ATTC Network's Efforts to Address Resistance to Medication-Assisted Treatment

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This presentation will address efforts by the ATTC Network to decrease the gap between research and practice and to influence understanding of factors that enhance uptake of innovations. This presentation outlines how pairing research with innovative dissemination techniques can enhance the use of EBPs related to MAT. The presentation will provide an overview of the Buprenorphine Suite, a training product designed by the ATTC Network to provide the SUD treatment field with the tools to access and adopt NIDA treatment protocols. Additionally this presentation will identify research undertaken by the Network which identifies barriers to providing MAT to minority populations.

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ATTC Network's Efforts to Address Resistance to Medication-Assisted Treatment

  1. 1. Closing the gap between research and practice: Successful technology transfer strategies in combating resistance to medication-assisted treatment Addressing Resistance toMedication-Assisted Treatment An ATTC Network Panel PresentationAmerican Association for the Treatment of Opioid Dependence (AATOD) 2012 National Conference
  2. 2. Panel Agenda • About the Addiction Technology Transfer Center (ATTC) Network • Utilizing Medication-Assisted Treatment (MAT) • NIDA/SAMHSA Blending Initiative Overview: A focus on medication- assisted treatment • MAT in Special Populations
  3. 3. The ATTC Network 2007-2012 Southern Coast 3
  4. 4. The ATTC Network’s VisionAll professionals who address the needs of individuals with, orwho are at risk of having, substance use disorders will utilizeeffective, culturally responsive practices that lead to improvedhealthcare and long-term health and wellness.
  5. 5. What is Technology Transfer? Southern Coast
  6. 6. What is Technology Transfer? Copyright 2010 ATTC Network
  7. 7. Panel Agenda • About the Addiction Technology Transfer Center (ATTC) Network • Utilizing Medication-Assisted Treatment (MAT) • NIDA/SAMHSA Blending Initiative Overview: A focus on medication- assisted treatment • MAT in Special Populations
  8. 8. Medication-AssistedTreatment (MAT) is the use of medication, combined with counseling and behavioral therapies, to provide a whole patientapproach to the treatmentof substance use disorders. (http://www.dpt.samhsa.gov )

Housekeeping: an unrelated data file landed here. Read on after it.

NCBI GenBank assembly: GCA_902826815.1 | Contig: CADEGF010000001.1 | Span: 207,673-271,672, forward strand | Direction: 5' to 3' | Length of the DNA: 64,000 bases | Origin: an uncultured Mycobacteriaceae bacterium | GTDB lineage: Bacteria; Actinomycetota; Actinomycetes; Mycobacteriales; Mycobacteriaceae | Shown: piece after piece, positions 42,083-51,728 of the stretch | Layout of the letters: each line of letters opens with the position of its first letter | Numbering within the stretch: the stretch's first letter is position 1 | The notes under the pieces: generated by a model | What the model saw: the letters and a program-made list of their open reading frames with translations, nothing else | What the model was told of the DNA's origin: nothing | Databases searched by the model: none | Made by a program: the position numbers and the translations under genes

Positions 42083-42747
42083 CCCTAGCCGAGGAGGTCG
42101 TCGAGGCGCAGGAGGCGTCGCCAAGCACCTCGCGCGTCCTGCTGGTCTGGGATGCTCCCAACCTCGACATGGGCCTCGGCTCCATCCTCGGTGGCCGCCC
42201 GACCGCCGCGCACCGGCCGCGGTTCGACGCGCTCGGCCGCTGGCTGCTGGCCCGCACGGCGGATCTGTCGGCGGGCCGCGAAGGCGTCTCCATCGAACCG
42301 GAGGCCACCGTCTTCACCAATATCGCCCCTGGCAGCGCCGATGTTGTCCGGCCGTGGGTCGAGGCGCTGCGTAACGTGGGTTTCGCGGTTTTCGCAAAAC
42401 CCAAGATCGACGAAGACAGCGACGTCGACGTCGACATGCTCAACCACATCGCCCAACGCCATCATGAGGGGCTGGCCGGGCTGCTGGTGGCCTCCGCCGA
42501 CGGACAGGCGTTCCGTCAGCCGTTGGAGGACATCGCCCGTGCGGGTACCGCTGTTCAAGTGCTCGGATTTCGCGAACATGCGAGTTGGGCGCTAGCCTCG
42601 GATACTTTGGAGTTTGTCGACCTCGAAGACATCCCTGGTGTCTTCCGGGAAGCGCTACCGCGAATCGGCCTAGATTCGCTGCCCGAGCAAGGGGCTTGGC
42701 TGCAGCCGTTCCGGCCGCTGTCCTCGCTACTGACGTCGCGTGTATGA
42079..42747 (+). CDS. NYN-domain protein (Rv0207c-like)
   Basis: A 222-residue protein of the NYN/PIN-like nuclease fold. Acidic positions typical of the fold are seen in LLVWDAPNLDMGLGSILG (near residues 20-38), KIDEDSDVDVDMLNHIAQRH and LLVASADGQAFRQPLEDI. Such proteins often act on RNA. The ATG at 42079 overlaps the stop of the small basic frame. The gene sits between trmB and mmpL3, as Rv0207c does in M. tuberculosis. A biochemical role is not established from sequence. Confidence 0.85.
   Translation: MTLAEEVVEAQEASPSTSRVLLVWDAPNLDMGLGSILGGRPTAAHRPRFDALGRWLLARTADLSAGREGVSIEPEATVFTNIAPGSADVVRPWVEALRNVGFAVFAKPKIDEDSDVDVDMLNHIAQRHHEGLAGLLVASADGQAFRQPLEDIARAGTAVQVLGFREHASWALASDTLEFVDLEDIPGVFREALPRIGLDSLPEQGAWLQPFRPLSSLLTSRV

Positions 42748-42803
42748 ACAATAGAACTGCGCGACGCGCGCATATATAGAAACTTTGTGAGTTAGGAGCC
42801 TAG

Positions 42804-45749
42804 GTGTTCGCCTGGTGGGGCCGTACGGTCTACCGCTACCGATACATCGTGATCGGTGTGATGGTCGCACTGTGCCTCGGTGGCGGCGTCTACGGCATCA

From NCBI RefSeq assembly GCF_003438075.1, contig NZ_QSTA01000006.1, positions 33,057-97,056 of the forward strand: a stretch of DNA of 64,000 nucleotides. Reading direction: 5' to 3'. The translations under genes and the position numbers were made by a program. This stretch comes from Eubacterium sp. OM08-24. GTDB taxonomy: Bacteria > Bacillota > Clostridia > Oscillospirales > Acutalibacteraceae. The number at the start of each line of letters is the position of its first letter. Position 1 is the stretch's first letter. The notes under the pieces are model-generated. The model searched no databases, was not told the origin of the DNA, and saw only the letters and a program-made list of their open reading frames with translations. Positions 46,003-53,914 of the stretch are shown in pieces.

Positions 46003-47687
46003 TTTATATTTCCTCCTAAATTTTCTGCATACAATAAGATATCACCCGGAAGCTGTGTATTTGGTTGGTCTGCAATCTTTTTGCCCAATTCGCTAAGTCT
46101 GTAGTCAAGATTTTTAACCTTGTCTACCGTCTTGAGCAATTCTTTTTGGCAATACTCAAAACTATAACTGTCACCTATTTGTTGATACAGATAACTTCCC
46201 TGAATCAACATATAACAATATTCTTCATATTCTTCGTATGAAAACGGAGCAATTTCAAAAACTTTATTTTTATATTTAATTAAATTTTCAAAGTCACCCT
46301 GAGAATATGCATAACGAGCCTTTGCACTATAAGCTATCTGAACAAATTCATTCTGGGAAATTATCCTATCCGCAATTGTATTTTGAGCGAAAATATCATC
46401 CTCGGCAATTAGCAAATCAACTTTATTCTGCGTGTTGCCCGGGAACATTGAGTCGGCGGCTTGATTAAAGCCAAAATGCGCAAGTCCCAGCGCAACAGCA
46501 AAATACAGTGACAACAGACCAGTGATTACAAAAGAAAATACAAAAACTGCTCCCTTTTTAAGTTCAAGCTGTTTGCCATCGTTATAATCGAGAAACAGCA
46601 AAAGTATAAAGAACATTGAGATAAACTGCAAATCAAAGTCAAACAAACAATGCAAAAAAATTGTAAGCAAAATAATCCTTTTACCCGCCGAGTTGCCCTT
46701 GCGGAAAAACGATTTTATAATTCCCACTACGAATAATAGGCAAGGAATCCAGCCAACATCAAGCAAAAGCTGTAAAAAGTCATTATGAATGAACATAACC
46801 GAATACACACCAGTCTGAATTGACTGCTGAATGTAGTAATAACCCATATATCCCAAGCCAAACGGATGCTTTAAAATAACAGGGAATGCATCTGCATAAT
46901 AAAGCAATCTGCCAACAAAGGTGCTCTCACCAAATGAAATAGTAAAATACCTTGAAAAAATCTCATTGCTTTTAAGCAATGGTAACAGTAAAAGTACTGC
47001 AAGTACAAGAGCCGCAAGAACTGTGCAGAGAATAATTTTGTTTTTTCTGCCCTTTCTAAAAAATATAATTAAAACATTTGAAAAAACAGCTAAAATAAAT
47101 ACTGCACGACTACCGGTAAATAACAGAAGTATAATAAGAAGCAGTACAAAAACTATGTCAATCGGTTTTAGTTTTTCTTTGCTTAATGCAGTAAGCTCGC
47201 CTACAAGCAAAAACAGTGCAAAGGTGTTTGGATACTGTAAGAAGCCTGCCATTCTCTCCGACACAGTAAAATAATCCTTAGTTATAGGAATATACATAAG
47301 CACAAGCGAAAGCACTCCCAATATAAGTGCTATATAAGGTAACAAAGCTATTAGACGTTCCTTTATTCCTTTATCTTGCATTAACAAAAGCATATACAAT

9. 9. Medications for Alcohol Dependence  Naltrexone (ReVia®, Vivitrol®, Depade®)  Disulfiran (Antabuse®)  Acamprosate Calcium (Campral®) Medications for Opioid Dependence Methadone Buprenorphine (Suboxone® and Subutex®) Naltrexone
  10. 10. Research has Demonstrated that MAT is Effective Clinical trials have demonstrated efficacy of MAT for opioid dependent patients (Bickel et al., 1988; Amass et al., 2004; Ling et al., 2010). MAT is cost effective & provides more health benefits than providing treatment without medication (M. Connock et al., 2007) Research to date confirms lower risk of abuse, overdose, and toxicity and diminished withdrawal symptoms when using medication assisted treatment (Burns et al., 2009). Published by SAMHSA as Treatment Improvement Protocol (TIP) 43, MAT is a widely recognized evidence based practice.
  11. 11. MAT is Not Widely Utilized to Tx SUDs According to SAMHSA, only 22.3% of patients seeking treatment for a SUD received medication-assisted treatment in the form of Methadone or Buprenorphine (SAMHSA, N-SSATS Report, 2008). The University of Georgia’s National Treatment Center Studies found that out of the programs responding to the study only:  14.3% used Buprenorphine,  10.7% used Methadone,  15.2% used Naltrexone, and  16.5% used Disulfiram (Knudsen et al., 2010 – from a 2007 study)
  12. 12. If MAT is effective, why isn’t it more widely used?Two-thirds of organizations efforts to implement change fail (Damschroder et al., 2009).
  13. 13. If MAT is effective, why isn’t it more widely used? Treatment philosophy may influence MAT adoption. For example, persons endorsing a 12- step model perceive less interest in addiction medication (McGovern et al., 2004).  Lack of knowledge from physicians about medication assisted treatment (Mark et al., 2003).
  14. 14. If MAT is effective, why isn’t it more widely used?  SAMHSA surveys of physicians who have been certified to prescribe buprenorphine indicate that complexity of induction, medication costs, and regulatory limits have posed barriers to prescribing (Thomas et al., 2008).
  15. 15. If MAT is effective, why isn’t it more widely used? What do you think? What is your experience?
  16. 16. Strategies to Increase the Use of MAT Address Attitudes  Providers perceptions about the beliefs of their peers are likely to influence use of medications to treat opiate dependence (Rieckmann et al., 2007). Offer Training  Training improves staff attitudes and beliefs (Johnson et al., 2005; Knudsen et al., 2005; Rieckmann et al., 2011). Increase Opportunities for Experience  Experience with medications (for counselors) leads to more positive perspectives (Thomas et al., 2003; Knudsen et al., 2005).
  17. 17. Strategies to Increase the Use of MAT Participate in Research Networks  Research network participation helps promote positive attitudes toward EBPs (Campbell et al., 2003; Levant et al., 2008). Integrate Appropriate Structural and Procedural Supports in Physicians’ Office Settings  While physician knowledge of effectiveness and an organization’s positive attitude toward medications are important, physicians are dependent on structural and procedural supports in their office settings to allow for MAT (Wallack et al., 2010).
  18. 18. Strategies to Increase the Use of MAT What would you suggest?
  19. 19. Strategies to Increase the Use of MAT What the ATTC Network is Doing … Examples of Product Development Strategies • Curricula • Marketing/Outreach Materials Examples of Educational Strategies • Online Courses, Regional Presentations & Trainings • Learning Collaboratives Examples of Organizational Change Strategies • Process Improvement • Coaching Examples of Systems Transformation Efforts • Collaborations with state officials to address varying state requirements, regulations and funding